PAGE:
"I'll be attending the ACFW meeting here in my home city of Dallas in a couple of weeks. I've kept an eye on the appointment logs for editors and agents, and it's interesting that many editors (including a number from well-respected houses) have open appointments. On the other hands, agents are booked from sunup to sundown. Everybody wants to have an agent...

"The group whose dance card fills up the quickest at these gatherings isn't those who wear the hat of "editor." It's the agents. Moreover, the high-profile agents are the most sought-after. Somehow, there seems a dissonance to me in that. These folks have well-established clients whose writing has proven itself over and over. Why should they even bother talking with prospective clients? The answer, of course, is that they're sifting through all the proposals they get, hoping to find the author of the next best-seller.

"Most publishing houses won't look at an unsolicited proposal now. The two primary avenues for getting your work considered are attending a writer's conference and receiving a go-ahead from an editor, or having an agent who will shop your work around. I've said before that getting an agent is like getting a loan at the bank. It's easiest if you can prove you don't need one."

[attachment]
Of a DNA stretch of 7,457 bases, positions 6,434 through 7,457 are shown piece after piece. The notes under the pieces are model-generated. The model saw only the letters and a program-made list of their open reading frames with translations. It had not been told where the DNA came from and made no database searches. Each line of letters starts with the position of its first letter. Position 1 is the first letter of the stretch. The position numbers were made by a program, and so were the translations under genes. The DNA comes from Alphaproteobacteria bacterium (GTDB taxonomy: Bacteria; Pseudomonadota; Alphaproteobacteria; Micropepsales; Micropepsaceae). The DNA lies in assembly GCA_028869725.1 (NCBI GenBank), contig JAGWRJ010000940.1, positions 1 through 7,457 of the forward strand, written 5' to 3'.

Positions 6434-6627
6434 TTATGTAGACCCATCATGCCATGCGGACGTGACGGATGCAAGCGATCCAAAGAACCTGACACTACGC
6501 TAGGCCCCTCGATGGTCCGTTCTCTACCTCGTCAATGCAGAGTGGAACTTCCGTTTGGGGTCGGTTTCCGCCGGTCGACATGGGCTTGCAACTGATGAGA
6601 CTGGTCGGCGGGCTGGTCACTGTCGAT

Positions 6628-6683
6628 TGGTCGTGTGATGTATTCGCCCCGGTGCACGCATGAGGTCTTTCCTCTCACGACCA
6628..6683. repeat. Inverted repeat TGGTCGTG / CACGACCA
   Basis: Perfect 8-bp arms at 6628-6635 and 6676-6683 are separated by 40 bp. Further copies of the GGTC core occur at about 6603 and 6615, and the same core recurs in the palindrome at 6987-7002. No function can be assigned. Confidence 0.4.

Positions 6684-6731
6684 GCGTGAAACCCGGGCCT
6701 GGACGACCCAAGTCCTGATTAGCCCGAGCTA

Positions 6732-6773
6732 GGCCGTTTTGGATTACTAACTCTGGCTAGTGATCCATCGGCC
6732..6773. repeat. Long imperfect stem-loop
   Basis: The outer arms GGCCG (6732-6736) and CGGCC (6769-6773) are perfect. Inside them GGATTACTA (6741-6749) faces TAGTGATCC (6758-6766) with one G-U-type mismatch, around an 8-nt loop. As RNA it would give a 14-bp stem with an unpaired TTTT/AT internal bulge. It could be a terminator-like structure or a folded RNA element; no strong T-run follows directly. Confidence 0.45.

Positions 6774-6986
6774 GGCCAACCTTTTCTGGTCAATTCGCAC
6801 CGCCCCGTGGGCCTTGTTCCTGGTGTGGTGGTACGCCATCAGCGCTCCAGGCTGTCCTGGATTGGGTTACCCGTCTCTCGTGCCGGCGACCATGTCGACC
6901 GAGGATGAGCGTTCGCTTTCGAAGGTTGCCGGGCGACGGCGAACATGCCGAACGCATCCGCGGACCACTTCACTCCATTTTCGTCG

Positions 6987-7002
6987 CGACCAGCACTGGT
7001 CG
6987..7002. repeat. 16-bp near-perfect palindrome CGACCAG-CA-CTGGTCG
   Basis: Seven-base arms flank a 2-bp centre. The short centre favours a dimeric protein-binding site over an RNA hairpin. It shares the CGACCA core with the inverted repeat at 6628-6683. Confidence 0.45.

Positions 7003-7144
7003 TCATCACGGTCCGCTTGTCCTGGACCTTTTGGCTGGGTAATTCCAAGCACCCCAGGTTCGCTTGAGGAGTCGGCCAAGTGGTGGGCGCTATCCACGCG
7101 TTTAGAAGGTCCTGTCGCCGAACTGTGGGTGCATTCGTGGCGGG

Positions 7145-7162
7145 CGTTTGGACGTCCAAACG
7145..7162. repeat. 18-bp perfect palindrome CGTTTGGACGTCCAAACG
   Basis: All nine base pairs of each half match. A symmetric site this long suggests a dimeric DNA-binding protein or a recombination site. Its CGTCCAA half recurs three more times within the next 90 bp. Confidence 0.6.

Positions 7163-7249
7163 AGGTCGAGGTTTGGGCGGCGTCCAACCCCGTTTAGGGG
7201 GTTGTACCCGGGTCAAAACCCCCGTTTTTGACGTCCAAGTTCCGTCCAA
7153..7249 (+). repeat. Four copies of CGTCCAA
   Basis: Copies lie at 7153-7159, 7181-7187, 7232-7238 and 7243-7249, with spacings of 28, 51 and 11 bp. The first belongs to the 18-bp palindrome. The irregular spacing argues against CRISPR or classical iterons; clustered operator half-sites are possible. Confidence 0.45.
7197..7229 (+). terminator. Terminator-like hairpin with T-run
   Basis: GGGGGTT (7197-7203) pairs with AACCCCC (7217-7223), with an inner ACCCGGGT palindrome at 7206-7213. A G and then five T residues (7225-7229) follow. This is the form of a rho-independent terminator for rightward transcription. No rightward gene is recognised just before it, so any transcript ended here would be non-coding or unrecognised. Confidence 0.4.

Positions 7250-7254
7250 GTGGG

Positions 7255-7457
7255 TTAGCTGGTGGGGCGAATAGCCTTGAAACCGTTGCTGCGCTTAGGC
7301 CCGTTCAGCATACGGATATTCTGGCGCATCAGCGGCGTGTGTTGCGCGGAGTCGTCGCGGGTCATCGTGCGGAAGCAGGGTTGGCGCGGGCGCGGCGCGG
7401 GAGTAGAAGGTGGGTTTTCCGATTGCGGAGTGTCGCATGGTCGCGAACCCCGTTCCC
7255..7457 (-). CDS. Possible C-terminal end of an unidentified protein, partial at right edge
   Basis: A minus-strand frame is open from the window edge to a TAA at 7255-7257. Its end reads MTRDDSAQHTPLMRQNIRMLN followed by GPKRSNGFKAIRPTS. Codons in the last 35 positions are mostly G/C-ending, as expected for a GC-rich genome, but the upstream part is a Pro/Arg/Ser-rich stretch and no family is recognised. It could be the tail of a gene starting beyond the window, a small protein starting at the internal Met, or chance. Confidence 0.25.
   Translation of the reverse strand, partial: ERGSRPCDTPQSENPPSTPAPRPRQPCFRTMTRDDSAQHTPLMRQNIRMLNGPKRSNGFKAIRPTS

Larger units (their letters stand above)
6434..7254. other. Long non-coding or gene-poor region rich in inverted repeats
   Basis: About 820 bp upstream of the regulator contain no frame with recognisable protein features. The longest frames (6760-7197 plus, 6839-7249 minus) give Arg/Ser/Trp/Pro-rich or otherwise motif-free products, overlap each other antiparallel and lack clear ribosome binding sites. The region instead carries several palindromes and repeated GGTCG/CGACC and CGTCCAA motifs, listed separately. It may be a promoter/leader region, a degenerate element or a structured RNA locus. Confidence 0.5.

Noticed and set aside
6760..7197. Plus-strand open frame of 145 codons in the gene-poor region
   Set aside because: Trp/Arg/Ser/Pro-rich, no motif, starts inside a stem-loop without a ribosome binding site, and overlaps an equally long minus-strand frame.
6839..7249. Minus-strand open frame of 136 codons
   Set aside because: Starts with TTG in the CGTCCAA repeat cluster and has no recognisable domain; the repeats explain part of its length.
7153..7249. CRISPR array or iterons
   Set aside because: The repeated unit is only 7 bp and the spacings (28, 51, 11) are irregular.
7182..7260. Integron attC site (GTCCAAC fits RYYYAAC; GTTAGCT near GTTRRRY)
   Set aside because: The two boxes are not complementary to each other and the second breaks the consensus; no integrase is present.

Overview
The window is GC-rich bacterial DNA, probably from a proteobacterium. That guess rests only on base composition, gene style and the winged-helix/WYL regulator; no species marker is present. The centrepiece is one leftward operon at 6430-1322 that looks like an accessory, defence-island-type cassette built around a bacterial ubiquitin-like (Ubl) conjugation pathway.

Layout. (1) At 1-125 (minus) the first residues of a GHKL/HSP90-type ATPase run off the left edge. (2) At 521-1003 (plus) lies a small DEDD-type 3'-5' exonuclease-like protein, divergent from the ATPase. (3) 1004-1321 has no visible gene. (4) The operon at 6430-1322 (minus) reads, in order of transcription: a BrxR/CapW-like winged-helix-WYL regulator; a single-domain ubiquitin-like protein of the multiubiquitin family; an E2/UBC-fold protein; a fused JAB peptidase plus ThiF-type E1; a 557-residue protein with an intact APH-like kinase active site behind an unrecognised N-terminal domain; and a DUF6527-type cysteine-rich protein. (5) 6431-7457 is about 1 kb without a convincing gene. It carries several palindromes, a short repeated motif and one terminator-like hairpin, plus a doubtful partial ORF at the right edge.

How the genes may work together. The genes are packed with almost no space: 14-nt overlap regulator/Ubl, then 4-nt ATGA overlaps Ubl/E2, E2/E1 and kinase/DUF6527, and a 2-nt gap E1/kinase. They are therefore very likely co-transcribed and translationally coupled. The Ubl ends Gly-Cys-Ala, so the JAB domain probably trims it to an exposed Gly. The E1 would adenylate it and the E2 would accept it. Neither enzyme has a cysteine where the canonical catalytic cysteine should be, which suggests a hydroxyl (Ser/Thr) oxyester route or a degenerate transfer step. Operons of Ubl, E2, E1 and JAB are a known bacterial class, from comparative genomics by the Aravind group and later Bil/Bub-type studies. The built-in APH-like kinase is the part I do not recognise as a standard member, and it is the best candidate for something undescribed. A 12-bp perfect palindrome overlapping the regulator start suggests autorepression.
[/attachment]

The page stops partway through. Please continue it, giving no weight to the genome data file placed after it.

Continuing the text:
Of course, nowadays there's not the stigma that used to go with "self-publishing." Many of us have either become "hybrid authors" (with experience in both publication via a traditional publisher and self-publication) or gone the "indie-route" entirely. The answer, of course, lies in the quality of your writing. If you have all the resources needed to self-publish, you may not need an agent. But it's still nice to have one in your corner if you're a "pre-published" author waiting  for that first contract or unsure about going "indie" for the first time. What do you think?

Tuesday, September 17, 2019

"Deal" on Surgeon's Choice